Views from the front of the house include an oil study in the Ashmolean Museum, Oxford (No.105, h.131), showing the drive down to one of the gates on Church Street and part of West Lodge (home of Constable's friend Mrs Roberts) on the other side of the street, two views of East Bergholt fair (V.&A., r.101, h.130, and by night, Private Collection6) and sketches of West Lodge at the Yale Center for British Art (h.94) and in another private collection (h.95). A further study of West Lodge (h.163) shows the hatchment painted by John Dunthorne senior which was placed on the house following Mrs Roberts' death in December 1811. In 1824 Dunthorne junior made Mary Constable, the artist's sister, ‘a pretty picture of the “dear old House”’, i.e. East Bergholt House (JCC I, p.209), but this has yet to be identified.

Just how much his birthplace meant to Constable can be judged from his choice of the house as the frontispiece subject for English Landscape (Fig. 4, Shirley 1930, No.277). Published in 1832 (though lettered 1831), the plate was captioned with latin verses which Fisher had earlier translated as:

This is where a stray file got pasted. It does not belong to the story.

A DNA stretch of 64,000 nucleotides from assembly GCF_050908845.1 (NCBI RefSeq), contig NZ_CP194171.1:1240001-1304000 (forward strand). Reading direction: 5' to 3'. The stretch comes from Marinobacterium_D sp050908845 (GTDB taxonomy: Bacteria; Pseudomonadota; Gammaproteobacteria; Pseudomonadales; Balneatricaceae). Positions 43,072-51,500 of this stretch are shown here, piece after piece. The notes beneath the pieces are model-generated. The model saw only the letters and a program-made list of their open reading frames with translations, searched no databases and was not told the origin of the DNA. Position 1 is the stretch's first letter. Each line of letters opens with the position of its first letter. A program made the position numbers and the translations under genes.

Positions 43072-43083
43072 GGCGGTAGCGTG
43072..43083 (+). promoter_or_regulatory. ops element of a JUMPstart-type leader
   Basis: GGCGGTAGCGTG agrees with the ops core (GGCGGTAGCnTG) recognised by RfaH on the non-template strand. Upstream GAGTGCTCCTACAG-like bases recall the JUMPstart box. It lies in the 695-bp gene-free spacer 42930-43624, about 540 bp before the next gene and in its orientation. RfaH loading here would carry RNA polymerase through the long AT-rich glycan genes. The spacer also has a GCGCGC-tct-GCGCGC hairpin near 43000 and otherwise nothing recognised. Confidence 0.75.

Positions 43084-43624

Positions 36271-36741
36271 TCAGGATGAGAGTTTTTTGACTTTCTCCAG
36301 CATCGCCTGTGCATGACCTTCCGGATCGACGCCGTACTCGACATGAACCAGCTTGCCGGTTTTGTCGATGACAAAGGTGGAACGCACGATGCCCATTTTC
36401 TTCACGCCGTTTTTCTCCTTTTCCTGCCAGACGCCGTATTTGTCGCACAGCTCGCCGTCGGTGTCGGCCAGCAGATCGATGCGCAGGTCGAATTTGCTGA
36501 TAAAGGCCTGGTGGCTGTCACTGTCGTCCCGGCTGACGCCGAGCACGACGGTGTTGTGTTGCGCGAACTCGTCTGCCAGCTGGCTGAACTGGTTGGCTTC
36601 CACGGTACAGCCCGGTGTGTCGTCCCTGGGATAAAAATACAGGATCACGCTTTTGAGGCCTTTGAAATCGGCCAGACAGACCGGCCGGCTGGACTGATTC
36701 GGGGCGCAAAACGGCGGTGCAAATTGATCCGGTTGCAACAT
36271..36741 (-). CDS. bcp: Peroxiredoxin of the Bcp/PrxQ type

This spot saw the day spring of my Life,
Hours of Joy, and years of Happiness,

This place first tinged my boyish fancy
with a love of the art,


This place was the origin of my Fame.

(see tg 1976, under No.274)


A view of the back of the house was used on this occasion. The original painting or drawing engraved by Lucas has not been found but a pen sketch of a variant design for the Frontispiece, showing the back of the house from a greater distance and a different angle, is in the collection of Dr and Mrs W. Katz (tg 1976 No.273). In the text composed to accompany Lucas' plate, Constable wrote: ‘Perhaps the Author with an over-weening affection for these scenes may estimate them too highly, and may have dwelt too exclusively upon them; but interwoven as they are with his thoughts, it would have been difficult to have avoided doing so; besides, every recollection associated with the Vale of Dedham must always be dear to him, and he delights to retrace those scenes, “where once his careless childhood strayed”, among which the happy years of the morning of his life were passed’ (Shirley 1930, pp.264–5).